And this also is my opportunity to thank my Treasury team, Mark Hoban, Justine Greening, David Gauke who you have just been hearing from, Greg Hands, and of course Danny Alexander. They are diligent and dedicated in their service of our country.
Tomorrow morning I will travel to a meeting of European Finance Ministers in Luxembourg.
My objective is clear.
The eurozone's financial fund needs maximum firepower.
The eurozone needs to strengthen its banks.
And the eurozone needs to end all the speculation, decide what they're going to do with Greece, and then stick to that decision.
Britain is not immune to all this instability.
Indeed, the resolution of the eurozone debt crisis is the single biggest boost to confidence that could happen to the British economy this autumn.
The time to resolve the crisis is now.
They've got to get out and fix their roof, even though it's already pouring with rain.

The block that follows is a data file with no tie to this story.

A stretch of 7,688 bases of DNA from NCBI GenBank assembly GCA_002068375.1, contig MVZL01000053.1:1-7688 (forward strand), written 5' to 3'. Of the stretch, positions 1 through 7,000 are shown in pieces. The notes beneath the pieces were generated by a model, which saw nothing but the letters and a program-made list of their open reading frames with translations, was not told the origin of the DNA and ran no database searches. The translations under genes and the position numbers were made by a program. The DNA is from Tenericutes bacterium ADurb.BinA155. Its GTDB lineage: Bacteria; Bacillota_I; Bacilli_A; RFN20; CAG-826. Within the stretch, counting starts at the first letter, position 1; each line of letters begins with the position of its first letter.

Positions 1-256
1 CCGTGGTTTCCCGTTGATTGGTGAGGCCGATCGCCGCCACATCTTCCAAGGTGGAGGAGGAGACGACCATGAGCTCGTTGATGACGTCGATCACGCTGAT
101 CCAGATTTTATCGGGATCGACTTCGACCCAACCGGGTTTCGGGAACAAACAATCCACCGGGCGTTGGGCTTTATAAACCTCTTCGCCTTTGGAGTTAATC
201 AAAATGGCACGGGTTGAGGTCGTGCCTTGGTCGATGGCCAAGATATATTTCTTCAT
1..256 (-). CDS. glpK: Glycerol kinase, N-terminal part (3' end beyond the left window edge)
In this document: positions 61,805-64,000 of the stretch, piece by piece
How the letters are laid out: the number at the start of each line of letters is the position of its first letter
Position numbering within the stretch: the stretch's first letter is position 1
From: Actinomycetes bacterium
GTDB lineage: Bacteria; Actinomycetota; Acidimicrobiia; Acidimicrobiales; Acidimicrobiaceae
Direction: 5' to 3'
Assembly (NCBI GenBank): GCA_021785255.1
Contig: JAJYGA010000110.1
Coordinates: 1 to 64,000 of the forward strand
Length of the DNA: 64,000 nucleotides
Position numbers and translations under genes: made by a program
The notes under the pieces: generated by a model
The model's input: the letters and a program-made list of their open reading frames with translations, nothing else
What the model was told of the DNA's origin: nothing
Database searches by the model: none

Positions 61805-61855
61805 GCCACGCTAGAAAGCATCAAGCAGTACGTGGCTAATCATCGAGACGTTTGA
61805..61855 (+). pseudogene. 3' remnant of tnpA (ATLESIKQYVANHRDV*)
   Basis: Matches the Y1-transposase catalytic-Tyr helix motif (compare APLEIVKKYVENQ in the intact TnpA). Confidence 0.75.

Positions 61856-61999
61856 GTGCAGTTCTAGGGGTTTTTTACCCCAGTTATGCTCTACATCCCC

A debt crisis in government.
A debt crisis in the banks.
A debt crisis in the euro.
We in Britain are paying a high price for these mistakes.
The price of jobs lost.
Of careers never started.
Of hopes dimmed.
And our covenant with the British people is this:
We will not stand by and let it happen.
We will do everything, work with anyone, overcome every obstacle in our path to jobs and prosperity.
So that together we will ride out the storm.
Each day, people suggest to me things we should be doing differently.
Some say, borrow more for more spending.
Or they say, borrow more for temporary cuts in tax – so you'd have to put taxes up even more later.
I'm a believer in tax cuts: permanent tax cuts, paid for by sound public finances.
Right now, temporary tax cuts or more spending are two sides of exactly the same coin – a coin that has to be borrowed.